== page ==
Policymakers often poorly use analogies of past wars, pandemics, and economic depressions to make decisions. Economic historian Barry Eichengreen analyzes why this decision-making approach is detrimental to addressing the current issues of the COVID-19 pandemic and how faulty comparisons have led to fatal consequences in the past.
While people often accentuate the importance of learning from mistakes made in history and hence, carefully analyze history, no two crises are the same. COVID-19, dubbed “the first modern pandemic”, is a historical crisis that nobody who lives through it will likely forget. Not only will people remember the emotional, biological, and economic devastation of this pandemic, but they will also remember how it was a catalyst for change in the U.S., and the world, for issues such as better healthcare and the fight against systemic racism.
Yet, during this time of uncertainty and progressive action for change, the sense of déjà vu and similarities to the pandemics, wars, economic depressions, and other crises of the past startles many people.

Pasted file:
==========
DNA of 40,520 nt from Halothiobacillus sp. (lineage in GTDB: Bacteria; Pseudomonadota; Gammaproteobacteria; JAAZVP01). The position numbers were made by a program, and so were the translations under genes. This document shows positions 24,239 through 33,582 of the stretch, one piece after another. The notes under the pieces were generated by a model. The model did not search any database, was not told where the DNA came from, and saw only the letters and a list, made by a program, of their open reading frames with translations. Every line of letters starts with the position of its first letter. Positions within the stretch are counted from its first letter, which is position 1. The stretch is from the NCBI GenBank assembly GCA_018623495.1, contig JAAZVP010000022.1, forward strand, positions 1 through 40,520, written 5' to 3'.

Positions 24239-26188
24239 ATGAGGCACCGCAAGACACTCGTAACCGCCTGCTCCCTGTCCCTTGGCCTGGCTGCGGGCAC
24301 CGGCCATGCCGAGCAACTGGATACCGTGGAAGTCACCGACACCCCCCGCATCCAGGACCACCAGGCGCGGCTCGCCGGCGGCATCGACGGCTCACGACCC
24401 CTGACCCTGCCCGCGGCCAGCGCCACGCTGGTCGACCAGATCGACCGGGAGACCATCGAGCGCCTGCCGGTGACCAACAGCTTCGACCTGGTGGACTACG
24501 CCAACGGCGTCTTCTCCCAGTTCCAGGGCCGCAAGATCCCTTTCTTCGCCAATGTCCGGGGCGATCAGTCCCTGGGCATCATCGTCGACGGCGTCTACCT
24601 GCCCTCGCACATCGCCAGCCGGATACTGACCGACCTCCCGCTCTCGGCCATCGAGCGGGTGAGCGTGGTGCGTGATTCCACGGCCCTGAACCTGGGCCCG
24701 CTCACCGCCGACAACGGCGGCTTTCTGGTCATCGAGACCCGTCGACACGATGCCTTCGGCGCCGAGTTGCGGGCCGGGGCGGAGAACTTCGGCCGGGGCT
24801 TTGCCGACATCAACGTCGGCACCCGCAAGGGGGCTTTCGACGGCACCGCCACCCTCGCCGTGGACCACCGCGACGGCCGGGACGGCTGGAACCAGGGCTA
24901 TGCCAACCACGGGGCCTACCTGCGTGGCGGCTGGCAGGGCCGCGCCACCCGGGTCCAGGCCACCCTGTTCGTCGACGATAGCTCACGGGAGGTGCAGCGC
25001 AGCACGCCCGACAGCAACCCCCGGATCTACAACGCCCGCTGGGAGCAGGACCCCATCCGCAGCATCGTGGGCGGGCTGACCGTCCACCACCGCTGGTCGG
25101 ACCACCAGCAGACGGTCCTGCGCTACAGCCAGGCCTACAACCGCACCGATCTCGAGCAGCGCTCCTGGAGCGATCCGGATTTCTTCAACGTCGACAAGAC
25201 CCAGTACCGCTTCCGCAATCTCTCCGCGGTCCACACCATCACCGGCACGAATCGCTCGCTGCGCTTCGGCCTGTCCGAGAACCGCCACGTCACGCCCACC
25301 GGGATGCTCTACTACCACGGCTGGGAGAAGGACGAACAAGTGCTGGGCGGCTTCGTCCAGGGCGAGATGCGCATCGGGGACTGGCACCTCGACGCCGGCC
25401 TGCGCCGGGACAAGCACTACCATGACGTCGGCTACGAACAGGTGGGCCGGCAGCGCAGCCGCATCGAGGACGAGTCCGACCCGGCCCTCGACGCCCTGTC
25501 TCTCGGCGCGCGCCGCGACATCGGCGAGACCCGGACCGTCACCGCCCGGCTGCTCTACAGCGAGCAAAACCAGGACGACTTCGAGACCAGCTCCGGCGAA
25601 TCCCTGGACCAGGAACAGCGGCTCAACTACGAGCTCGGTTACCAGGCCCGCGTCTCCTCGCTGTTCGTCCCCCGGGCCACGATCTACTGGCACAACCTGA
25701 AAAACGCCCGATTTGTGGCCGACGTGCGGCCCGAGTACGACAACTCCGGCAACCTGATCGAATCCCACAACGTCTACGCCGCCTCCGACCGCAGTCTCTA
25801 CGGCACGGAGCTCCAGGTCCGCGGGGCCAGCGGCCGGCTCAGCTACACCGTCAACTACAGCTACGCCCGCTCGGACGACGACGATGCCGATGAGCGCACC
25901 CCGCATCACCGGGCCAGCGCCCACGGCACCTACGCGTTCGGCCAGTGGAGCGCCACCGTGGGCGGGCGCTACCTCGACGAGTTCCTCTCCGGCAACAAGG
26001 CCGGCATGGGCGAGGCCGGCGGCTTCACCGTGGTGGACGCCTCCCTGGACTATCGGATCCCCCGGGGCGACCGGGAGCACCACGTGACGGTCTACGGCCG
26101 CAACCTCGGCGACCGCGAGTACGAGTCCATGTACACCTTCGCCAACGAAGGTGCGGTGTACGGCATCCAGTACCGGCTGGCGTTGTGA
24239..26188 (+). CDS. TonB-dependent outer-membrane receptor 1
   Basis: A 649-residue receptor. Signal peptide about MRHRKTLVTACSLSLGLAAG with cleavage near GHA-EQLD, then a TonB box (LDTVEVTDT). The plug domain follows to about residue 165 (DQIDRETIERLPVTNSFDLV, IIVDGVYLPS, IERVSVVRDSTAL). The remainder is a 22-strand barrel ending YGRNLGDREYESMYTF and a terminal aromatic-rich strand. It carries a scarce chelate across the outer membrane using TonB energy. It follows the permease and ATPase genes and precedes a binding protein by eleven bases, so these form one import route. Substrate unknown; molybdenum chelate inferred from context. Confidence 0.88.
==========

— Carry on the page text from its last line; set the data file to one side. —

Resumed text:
Economic historian Barry Eichengreen said, “when COVID-19 hit, the economic historians among us were immediately asked how does this pandemic compare with the Spanish Flu of 1918 and 1919? Or, how does the rise of unemployment now compare with the rise of unemployment after 1929? How does the mobilization of resources by the pandemic today compare with the immobilization of resources during World War 2?”
In the webinar, “The Three Horsemen – Pandemic, War, and Depression in the 20th Century,” Barry argues that policymakers often resort to historical analogies for decision-making rules of thumb under a time constraint, and in times of crisis, and that this approach leads to pernicious results.
Economic historian Barry Eichengreen is a professor at the University of California, Berkeley, who studies past histories very closely, but looks at what the implications are for today. He analyzes preceding crises, such as the 1918-1919 Spanish Flu; the Great Depression; and the 2008 economic recession, along with the decisions of key leaders during these times.
A Series Of Wartime Presidents